The media consumption diet

Jeremiah Owyang, part of the Media 2.0 Workgroup, posted on his media consumption diet.  Chris Saad and Brian Keith followed his lead.  The commonalities aren’t too surprising – lots of internet, little traditional media.

What’s notable is the fact that these early adopters are engaged with media channels in inverse relationship to the amount of advertising money being spent therein.  In other words, they’re spending the most time where the least amount of advertising dollars are focused.

According to TNS Media Intelligence, through the first nine months of 2006, here’s how media spend looks:

  • TV: $47 billion
  • Magazines: $21 billion
  • Newspapers: $20 billion
  • Radio: $8 billion
  • Internet: $7 billion

But this disconnect doesn’t end with early adopters.  Forrester data shows that the media mix of North American households ranks roughly in this order: TV, Internet, radio, newspapers, magazines.

Looks like we’re in for more shifting in 2007.  How do you think this year’s upfronts will play out?  Some companies are going to be like Kevin Bacon in Footloose – the part where he’s playing chicken but can’t veer off the road because his shoelaces are stuck.  Consumer behavior has made the shift to internet from TV unavoidable – they’ve tied companies to the gas pedal with no choice but to keep on going.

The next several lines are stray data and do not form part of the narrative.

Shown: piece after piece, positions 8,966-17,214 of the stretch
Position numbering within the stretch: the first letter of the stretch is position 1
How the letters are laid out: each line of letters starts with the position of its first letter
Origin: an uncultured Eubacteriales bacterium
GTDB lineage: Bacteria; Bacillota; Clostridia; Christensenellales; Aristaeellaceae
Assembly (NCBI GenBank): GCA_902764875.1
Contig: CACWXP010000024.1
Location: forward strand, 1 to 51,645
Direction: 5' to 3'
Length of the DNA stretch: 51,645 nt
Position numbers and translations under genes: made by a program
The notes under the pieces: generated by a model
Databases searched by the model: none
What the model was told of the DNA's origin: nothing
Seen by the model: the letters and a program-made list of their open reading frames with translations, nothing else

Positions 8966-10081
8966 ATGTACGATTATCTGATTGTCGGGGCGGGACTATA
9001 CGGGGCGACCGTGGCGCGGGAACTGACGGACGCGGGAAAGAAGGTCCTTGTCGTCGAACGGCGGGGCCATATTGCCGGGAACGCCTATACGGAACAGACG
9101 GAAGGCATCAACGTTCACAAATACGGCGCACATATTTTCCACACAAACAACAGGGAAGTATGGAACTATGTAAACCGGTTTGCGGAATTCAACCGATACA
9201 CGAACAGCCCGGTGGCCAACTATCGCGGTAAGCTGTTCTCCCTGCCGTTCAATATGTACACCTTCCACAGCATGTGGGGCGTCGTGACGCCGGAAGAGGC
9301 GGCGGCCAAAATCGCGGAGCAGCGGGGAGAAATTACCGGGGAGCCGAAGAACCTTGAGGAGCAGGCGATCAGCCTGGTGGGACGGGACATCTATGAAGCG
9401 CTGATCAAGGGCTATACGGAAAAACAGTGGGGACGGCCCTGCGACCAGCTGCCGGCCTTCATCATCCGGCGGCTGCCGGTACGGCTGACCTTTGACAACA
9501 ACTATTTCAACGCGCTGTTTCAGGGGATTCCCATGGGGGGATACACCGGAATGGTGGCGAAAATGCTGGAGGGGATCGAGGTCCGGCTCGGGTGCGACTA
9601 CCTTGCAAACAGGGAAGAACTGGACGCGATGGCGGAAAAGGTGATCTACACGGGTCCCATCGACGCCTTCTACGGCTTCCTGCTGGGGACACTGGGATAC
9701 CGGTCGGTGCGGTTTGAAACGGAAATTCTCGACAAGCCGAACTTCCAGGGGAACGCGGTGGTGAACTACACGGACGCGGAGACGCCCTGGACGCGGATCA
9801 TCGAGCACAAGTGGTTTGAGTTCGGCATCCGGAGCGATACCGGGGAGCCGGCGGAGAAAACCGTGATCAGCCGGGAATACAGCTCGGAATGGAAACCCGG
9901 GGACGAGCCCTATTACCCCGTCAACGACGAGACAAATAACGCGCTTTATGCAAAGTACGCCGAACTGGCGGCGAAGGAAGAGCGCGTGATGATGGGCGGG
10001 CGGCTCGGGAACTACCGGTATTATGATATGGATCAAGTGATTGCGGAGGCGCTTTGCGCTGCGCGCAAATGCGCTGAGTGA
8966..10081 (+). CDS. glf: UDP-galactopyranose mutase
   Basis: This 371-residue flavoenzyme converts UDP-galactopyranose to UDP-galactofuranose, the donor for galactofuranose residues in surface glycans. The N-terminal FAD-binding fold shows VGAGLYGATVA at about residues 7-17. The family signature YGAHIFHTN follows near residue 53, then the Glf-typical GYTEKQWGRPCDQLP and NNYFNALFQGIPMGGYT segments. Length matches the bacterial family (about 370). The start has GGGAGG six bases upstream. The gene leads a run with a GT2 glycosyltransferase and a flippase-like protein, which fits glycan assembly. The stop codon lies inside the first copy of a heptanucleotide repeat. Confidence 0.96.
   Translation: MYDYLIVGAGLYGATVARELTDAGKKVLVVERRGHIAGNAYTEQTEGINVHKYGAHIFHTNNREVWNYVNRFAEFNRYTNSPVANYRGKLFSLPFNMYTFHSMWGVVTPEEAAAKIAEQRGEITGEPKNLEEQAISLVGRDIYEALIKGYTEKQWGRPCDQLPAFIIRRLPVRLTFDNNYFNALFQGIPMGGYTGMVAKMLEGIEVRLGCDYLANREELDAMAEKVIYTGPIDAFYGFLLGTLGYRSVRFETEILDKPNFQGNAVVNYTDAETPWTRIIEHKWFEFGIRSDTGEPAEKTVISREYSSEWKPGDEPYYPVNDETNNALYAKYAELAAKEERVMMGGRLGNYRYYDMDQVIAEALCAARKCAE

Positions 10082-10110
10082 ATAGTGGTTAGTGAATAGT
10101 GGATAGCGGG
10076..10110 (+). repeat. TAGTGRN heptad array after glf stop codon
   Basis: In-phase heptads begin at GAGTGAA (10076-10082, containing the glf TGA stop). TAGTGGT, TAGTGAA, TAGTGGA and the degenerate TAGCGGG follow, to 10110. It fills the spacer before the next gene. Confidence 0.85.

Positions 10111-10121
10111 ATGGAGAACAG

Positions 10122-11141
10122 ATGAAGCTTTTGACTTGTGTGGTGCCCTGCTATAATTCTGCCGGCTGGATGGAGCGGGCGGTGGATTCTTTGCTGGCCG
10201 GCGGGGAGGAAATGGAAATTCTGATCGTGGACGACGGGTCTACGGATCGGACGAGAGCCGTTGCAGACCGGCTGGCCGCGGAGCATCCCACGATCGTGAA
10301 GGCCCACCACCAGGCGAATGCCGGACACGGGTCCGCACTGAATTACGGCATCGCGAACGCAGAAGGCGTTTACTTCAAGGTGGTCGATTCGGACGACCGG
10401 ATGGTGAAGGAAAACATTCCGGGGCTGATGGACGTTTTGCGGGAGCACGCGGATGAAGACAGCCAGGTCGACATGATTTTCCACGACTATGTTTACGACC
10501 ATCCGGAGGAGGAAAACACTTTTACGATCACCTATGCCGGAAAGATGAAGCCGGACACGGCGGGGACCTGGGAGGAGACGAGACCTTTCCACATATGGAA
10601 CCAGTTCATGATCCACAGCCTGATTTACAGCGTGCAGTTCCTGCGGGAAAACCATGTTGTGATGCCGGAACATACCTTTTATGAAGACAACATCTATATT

So for my "diet"?

  • Primarily PC-based internet.  Mostly RSS for news, some web sites are regulars.  Only a few e-mail marketing lists.
  • Mobile internet.  Work makes Blackberry a must, so I’m chained to a clunky UI.  Lots of RSS here, too.
  • TV.  All the shows I catch on DVR are from Fox and ABC.  Or ESPN.  Hint – avoid commercials, just tune in 12 – 15 minutes after the show starts.  Later towards the end of the season.
  • Magazines.  Lots of subscriptions, never read them.  See RSS, above.
  • Newspapers.  Ibid.
  • Radio.  None.  Want to save the environment?  Don’t buy a hybrid.  Sell your car and use public transportation instead.  But doing so comes at the expense of radio time, which can of course be replaced with podcasts.
  • Outdoor.  Typically ignored as much as possible.  There’s much better stuff being done outside the US.

So – what’s in your diet?